written by Ivona Iacob
This year, within the context of Timisoara as capital of culture, we were offered the opportunity to collaborate with Yamanote Jijosha, a Japanese theater company, to bring one of their performances, Checkhov’s “The Seagull”, to our town for the very first time. The performance would be a part of our annual theater festival, dedicated to increasing accessibility to the performing arts and encouraging the creation of connections and dialogues through culture. We were excited about the opportunity to bring Yamanote Jijosha, a theatrical company with an extensive portfolio of performances in Japan as well as abroad, and a particular style of modernizing theatrical experiences through trial on stage.
We were fortunate enough to discover a suitable space for the performance in the German Theater’s stage in our city. Yamanote Jijosha’s performing techniques are characterized by specific restricted movements, as well as sparse set design in a narrow space, a performing style named “Yojo-han.” Thus the German Theatre provided just the right amount of intimacy and narrowness that a performing hall can offer, so that the audience, albeit not small, could feel the effects of the performance to the full extent. In the day leading up to the event, shortly after their arrival in Timisoara, Yamanote Jijosha’s team was already working hard to prepare the space and ensure that their set and markers were precisely arranged, in a work ethic that one could say almost mirrored the exactness of the Yojo-han style itself.
The evening of the performance arrived quickly and we all welcomed our enthusiastic public with pamphlets about Yamanote Jijosha. However, even with all the excitement that preceded the play, the real magic happened after the proverbial opening of the curtain (as there was no real curtain). In a spectacular interpretation of The Seagull, Yamanote Jijosha asked the audience to almost abandon what they may have known about the material beforehand and added layers of complexity, both in narrative and artistic form. With the introduction of a narrator, the play took on a new stylistic meaning, almost perhaps an incursion into the heart of the play. The specific choreography and costumes of the characters emphasized the roles the actors played in the performance, bringing to life the metaphor of the seagull itself. Those already afflicted by life moved about the space in almost broken movements, their make-up washing away signs of life. Their costumes further emphasized the stuffed seagull imagery, incapable of flight and living. As other characters gradually became afflicted by the same metaphor, they too took on these physical transformations. Director Masahiro Yasuda thus deconstructed the traditional and reinvented it within the space of a Yojo-han, the Japanese tearoom size.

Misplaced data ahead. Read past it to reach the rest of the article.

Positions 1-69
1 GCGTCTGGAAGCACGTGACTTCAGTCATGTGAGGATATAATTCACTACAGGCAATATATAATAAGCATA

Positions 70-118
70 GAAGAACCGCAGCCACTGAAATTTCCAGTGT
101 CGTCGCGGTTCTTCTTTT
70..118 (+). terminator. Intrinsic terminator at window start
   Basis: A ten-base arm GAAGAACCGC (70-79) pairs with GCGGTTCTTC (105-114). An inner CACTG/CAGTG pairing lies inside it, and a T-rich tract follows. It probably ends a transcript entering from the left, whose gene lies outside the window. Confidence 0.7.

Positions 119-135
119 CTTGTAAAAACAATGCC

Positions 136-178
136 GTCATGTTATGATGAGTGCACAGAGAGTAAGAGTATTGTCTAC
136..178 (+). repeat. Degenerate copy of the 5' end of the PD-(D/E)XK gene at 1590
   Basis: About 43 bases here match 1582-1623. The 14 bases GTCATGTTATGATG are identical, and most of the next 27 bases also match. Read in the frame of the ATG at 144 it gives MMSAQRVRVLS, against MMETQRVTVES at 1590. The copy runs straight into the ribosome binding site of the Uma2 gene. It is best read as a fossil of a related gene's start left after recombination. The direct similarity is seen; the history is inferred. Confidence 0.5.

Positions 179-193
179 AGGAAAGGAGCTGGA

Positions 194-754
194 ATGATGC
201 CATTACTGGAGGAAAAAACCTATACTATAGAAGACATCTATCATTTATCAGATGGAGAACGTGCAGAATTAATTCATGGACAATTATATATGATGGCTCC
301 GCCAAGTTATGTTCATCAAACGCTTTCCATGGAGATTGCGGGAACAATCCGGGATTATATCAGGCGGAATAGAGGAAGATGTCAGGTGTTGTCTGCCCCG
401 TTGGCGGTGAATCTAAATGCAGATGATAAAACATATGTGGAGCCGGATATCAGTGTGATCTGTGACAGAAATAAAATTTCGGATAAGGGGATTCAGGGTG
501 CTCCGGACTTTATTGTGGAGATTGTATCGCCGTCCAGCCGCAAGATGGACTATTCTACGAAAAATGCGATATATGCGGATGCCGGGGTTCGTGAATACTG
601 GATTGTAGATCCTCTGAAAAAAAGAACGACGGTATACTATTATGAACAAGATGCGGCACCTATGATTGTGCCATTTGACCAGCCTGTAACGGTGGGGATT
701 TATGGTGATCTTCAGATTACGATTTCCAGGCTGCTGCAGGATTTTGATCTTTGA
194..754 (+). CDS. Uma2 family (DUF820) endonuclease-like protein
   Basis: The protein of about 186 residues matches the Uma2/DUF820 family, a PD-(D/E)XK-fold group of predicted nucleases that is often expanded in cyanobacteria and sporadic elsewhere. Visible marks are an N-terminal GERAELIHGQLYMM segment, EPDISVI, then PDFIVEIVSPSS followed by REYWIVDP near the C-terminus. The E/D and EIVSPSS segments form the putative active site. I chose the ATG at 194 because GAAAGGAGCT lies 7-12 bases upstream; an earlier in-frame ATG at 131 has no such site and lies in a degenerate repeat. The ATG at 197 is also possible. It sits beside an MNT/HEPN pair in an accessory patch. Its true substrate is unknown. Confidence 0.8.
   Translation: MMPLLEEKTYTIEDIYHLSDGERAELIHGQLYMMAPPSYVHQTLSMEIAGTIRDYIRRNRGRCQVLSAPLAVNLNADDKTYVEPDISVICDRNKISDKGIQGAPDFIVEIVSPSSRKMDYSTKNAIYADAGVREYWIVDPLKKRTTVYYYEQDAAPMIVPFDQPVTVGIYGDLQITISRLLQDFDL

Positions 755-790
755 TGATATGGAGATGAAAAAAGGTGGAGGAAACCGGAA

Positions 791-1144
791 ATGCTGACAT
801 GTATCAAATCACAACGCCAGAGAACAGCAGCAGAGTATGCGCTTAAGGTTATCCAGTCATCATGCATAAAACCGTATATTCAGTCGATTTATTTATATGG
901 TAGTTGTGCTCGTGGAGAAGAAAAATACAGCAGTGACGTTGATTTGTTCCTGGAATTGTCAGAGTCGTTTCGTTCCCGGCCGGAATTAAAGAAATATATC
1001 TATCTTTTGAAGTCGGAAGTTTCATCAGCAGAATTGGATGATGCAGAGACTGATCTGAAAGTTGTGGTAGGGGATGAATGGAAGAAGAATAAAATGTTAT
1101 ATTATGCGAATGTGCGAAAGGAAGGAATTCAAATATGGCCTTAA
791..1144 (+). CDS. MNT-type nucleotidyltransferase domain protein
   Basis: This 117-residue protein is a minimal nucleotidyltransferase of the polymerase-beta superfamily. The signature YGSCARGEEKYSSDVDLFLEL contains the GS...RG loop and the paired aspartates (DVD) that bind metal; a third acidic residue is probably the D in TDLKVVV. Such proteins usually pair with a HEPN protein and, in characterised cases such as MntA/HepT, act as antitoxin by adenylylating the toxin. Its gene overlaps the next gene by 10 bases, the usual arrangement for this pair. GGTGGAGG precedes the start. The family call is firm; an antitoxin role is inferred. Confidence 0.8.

While the performance may have been constricted to a specific space, the emotions it brought out far exceeded that. The end of the play was followed by a lengthy standing ovation, which was a testament to the audience’s receptiveness to Yamanote Jijosha’s theatrical innovations. The play was accompanied by subtitles in Romanian and English, was directed and performed by Japanese actors, had a Russian base material and played in front of a Romanian audience. This unique combination of elements provided the audience with an extraordinary opportunity to witness what the performing arts can be: an interweaving of cultural connections within the fabric of humanity.
Timisoara’s slogan as capital of culture, “shine your light” invites citizens to discover both the light inside them and the light that our cultural heritage has to offer. However, with EU Japan Fest’s assistance and Yamanote Jijosha’s collaboration, we were able to shine that light much further, beyond national and European borders. With Sunlight Theatre, we hope to foster cultural connections every year and make the performing arts more visible and accessible, so having that kind of “light” shone into our festival this year, we feel closer to achieving this purpose.
After the end of the play, when the curtain had long fallen and the equipment was safely tucked away in its transportation truck, we, along with Yamanote Jijosha’s team, stood in front of the National Theater and watched the truck drive away. Not with a sense of nostalgia, but rather filled with the energy of a new beginning and what we hope to be only the start of a long and fruitful collaboration.